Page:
Job openings remained near record highs in July and layoffs stayed low even as the Federal Reserve moved to cool off the labor market, according to Labor Department data released Tuesday.
The July Job Openings and Labor Turnover (JOLTS) report showed the job market powering through rising interest rates meant to ease a labor shortage that is likely driving inflation higher.
U.S. employers had roughly 11.2 million open jobs on the final business day of July, in line with revised figures from June. There are nearly two job openings listed for each one of the 5.7 million Americans who reported being unemployed in July, according to Labor Department data.
Businesses hired roughly 6.4 million new workers in July and lost 5.9 million for a net increase of roughly 500,000 jobs. Of the nearly 6 million Americans who left jobs in July, 4.2 million quit on their own accord, likely to take a job with better compensation or career opportunities elsewhere.
The quits rate, which measures the percentage of the workforce which quit their jobs in a given month, remained at 2.7 percent, just below a record high of 2.9 percent set earlier this year.
The persistence of high job openings and a steep quits rate is a sign of how much power jobseekers continued to have with the size of the workforce still below pre-pandemic levels. Businesses have boosted wages at rapid rates to find and maintain enough staff to keep up with consumer spending, which has risen well above pre-pandemic levels and has fallen only slightly due to inflation.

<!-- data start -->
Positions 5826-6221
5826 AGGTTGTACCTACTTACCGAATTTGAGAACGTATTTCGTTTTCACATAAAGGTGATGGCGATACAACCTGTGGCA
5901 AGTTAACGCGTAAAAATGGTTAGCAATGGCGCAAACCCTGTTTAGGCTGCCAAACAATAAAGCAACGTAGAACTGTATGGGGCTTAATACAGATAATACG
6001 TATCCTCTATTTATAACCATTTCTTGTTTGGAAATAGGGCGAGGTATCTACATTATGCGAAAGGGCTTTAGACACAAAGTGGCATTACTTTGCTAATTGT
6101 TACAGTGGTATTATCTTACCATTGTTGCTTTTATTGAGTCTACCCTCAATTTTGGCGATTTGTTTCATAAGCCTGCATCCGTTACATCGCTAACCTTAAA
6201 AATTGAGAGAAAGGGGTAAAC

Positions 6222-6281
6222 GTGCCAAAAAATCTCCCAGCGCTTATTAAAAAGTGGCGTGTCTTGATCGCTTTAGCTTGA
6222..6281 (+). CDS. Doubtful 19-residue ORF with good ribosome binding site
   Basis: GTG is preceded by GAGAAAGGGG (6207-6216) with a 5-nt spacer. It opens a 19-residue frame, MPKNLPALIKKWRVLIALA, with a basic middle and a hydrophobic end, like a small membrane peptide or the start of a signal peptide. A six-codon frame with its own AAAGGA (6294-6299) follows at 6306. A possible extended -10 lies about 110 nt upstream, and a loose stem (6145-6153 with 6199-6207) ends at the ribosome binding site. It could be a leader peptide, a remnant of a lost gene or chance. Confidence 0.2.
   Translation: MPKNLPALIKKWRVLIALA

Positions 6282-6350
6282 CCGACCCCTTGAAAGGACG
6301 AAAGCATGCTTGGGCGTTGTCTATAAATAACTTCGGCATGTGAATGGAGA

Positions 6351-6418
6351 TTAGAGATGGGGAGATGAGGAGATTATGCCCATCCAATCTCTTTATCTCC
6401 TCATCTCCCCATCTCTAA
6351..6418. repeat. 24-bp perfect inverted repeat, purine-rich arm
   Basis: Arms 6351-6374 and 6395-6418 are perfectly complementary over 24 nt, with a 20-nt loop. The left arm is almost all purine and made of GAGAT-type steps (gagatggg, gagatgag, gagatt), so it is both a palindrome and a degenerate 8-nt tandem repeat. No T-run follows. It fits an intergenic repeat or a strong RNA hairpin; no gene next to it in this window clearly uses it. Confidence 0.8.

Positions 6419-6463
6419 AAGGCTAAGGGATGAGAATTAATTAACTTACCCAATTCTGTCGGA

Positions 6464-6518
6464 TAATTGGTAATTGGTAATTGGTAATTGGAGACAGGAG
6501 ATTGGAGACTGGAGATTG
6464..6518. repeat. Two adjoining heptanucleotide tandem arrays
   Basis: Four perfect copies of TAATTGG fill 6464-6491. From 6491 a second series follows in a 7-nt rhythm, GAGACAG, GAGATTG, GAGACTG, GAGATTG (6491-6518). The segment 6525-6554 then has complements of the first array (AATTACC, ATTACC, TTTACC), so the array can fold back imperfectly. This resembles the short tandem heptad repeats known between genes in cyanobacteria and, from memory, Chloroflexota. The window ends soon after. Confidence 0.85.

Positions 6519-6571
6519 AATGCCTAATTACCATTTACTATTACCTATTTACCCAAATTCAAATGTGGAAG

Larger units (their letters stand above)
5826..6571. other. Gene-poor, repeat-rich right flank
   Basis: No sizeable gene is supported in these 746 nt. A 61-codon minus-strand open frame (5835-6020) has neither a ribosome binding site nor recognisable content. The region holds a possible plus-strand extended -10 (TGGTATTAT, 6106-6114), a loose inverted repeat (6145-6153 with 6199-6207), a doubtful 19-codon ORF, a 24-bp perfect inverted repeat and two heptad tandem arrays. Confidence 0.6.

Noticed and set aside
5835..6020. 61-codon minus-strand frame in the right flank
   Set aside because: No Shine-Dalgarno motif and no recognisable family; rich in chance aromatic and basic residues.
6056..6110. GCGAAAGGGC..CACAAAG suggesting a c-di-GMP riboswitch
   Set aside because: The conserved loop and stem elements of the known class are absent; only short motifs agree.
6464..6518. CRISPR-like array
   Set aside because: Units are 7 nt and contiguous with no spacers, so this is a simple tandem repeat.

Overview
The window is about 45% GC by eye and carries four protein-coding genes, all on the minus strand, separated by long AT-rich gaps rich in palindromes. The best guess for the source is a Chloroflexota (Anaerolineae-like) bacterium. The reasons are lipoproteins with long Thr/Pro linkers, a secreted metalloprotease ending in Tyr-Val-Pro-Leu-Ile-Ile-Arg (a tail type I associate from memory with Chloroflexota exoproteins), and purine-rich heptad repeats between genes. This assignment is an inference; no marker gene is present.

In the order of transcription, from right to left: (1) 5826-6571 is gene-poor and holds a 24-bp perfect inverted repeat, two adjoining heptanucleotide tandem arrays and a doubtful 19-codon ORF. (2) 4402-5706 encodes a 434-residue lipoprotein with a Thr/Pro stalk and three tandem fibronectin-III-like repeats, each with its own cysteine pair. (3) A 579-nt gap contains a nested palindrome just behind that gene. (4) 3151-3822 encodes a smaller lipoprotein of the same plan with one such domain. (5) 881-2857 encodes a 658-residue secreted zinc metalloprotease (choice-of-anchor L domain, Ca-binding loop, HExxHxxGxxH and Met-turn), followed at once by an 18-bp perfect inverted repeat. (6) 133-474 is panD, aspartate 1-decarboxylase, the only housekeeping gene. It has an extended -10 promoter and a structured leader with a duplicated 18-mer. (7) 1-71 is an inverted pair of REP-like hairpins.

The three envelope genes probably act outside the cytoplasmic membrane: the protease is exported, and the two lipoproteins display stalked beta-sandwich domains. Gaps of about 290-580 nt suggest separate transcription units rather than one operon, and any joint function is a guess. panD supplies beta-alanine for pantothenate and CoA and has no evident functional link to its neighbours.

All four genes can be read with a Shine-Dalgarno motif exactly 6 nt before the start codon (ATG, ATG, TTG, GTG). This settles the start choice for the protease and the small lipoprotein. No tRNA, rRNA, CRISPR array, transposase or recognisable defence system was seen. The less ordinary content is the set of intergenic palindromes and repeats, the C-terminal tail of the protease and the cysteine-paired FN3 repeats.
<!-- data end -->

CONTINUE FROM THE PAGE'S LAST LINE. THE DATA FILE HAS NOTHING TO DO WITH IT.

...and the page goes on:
Roughly 1.4 million Americans were laid off in July, largely unchanged from June’s level, as employers sought to avoid losing scarce workers. While millions of Americans are typically laid off from jobs every year, layoff rates have remained historically low since 2021 as businesses struggle to keep workers from taking higher paying jobs at other firms.
The July JOLTS report is the latest sign of labor market strength amid conditions meant to make it weaker. The U.S. added a stunning 528,000 jobs last month, even after a steep rise in inflation and rapid Fed interest rate hikes that economists expected to slow hiring to a crawl.
While the strength of the labor market shows how far the U.S. may be from falling into a recession, it poses challenges for the Fed as they attempt to bring job openings and wage growth down to a more sustainable level. Rapid wage growth and labor shortages are one of several forces pushing inflation higher, and the Fed has expressed concerns about a potential cycle of price and wage hikes that could make inflation hard to tame.
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This story was originally published August 30, 2022 10:29 AM.